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Malaysian Border Patrols Intensify Amid Surge in Fuel Smuggling Operations

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A sleek speedboat from the Thai Customs Department slices through the waters of the Kolok River, patrolling the boundary between Thailand’s Narathawat and Malaysia’s Kelantan state on a bright May 29th. The mission is clear: thwart smuggling operations that rampant along this notorious border. (Photo: Wassayos Ngamkham)

In response to an uptick in gasoline smuggling and the shrewd adjustments in smugglers’ tactics, Malaysia has amplified its surveillance measures across all states sharing a frontier with Thailand. The Malaysian administration has called upon all gasoline stations within Kelantan, Perak, Kedah, and Perlis to keep a vigilant eye on sedans and other modified vehicles making suspicious, repeated purchases of RON95—a specific grade of petrol unique to Malaysia.

As reported by Bernama and the New Straits Times on Thursday, Domestic Trade and Cost of Living Minister Armizan Mohd Ali emphasized, “We hope they will cooperate and assist the ministry in tracking down motorists who utilize modified four-wheel vehicles and sedans to smuggle diesel and RON95.” His words carry the weight of a serious call to action as these new regulations aim to curb the escalating problem.

The imperative for this vigilant oversight arose when Malaysian authorities spotted a rising trend in fuel smuggling, notably petrol, starting earlier this year. The increase was particularly stark at key checkpoints across the four border states. Armizan disclosed that the smugglers have ingeniously shifted their focus from diesel to gasoline, cunningly outfitting sedans with modified tanks to enhance their petrol-carrying capacity. This complicated detection, making it all the more crucial for law enforcement to stay a step ahead.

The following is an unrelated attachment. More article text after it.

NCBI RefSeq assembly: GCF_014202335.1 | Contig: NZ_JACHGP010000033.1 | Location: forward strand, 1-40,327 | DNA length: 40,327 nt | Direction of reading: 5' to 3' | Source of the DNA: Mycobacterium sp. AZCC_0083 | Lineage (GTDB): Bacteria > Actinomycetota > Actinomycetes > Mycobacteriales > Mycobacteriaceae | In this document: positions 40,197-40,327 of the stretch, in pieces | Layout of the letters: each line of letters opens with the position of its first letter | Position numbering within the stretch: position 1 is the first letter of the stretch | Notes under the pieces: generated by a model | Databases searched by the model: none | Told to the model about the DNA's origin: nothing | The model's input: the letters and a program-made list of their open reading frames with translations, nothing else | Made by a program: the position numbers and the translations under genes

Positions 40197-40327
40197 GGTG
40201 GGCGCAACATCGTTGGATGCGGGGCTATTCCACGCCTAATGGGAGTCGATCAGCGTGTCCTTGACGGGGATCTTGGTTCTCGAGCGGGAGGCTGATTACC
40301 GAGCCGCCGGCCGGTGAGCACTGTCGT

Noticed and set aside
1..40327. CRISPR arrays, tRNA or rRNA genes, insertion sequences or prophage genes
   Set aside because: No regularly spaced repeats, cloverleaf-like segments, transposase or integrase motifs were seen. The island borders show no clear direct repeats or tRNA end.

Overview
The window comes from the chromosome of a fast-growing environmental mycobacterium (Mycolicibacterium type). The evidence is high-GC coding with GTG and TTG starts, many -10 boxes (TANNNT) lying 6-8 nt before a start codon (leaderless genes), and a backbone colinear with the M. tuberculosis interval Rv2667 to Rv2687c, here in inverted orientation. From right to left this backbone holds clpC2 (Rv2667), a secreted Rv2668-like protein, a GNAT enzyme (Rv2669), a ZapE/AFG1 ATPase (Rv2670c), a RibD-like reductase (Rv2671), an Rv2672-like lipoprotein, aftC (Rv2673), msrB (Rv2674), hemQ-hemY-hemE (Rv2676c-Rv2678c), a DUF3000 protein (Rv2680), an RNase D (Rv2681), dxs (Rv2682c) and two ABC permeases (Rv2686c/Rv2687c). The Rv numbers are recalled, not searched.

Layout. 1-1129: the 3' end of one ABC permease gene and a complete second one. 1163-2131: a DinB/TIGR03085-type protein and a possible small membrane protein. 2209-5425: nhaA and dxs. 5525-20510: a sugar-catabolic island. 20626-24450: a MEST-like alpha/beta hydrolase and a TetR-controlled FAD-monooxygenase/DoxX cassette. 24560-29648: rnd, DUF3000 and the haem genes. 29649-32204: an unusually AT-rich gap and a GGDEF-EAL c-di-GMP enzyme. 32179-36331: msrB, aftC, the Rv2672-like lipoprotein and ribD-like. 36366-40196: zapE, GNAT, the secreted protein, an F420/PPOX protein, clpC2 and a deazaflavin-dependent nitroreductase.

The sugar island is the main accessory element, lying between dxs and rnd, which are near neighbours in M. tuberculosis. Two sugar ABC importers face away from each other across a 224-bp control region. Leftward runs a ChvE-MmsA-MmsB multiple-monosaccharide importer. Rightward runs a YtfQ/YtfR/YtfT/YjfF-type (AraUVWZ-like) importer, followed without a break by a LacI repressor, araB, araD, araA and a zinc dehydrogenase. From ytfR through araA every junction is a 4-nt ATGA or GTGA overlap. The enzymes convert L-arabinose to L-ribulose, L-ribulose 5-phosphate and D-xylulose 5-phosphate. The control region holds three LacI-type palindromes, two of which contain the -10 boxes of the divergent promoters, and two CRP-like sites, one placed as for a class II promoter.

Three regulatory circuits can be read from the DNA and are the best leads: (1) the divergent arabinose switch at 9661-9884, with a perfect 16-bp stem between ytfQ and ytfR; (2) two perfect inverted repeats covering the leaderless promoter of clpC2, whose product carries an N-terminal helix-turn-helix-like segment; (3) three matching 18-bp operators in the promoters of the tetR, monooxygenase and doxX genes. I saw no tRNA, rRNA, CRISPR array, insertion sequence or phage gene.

The minister noted that the Road Transport Department will rigorously inspect all suspected vehicles for hidden modifications. This revelation underscores the Malaysian government’s commitment to cracking down on the illegal fuel trade. According to the latest data, RON95 petrol sells for 2.05 ringgit per litre in Malaysia—equivalent to 15.87 baht—significantly cheaper than benzene 95 in Thailand, which costs a hefty 45 baht per litre. The substantial price difference undoubtedly fuels the incentive for such smuggling operations.

Minister Armizan made these critical announcements while inspecting the volatile border area opposite Thailand’s Tak Bai district in Narathiwat on Thursday. His presence there highlighted the government’s immediate and ongoing efforts to tackle this complex issue head-on.

Against this backdrop of intensified border control, it’s clear that both nations are locked in an intricate dance to outmaneuver the smuggling networks. With law enforcement becoming more sophisticated and vigilant, one can only hope that the illegal trade of petrol and diesel will soon cease, ensuring a more secure and regulated border area. The story of the Kolok River patrol is but one chapter in this evolving saga of cross-border vigilance and cooperation.


  1. Sam Wells June 7, 2024

    It’s high time Malaysia tightened its borders. Fuel smuggling is a crime that needs serious attention!

    • Joe June 7, 2024

      Yeah, but do you really think border patrols can completely stop it? These smugglers are always one step ahead.

      • Kelly Martin June 7, 2024

        Joe is right. It’s a game of cat and mouse. We need better technology, not just more patrols.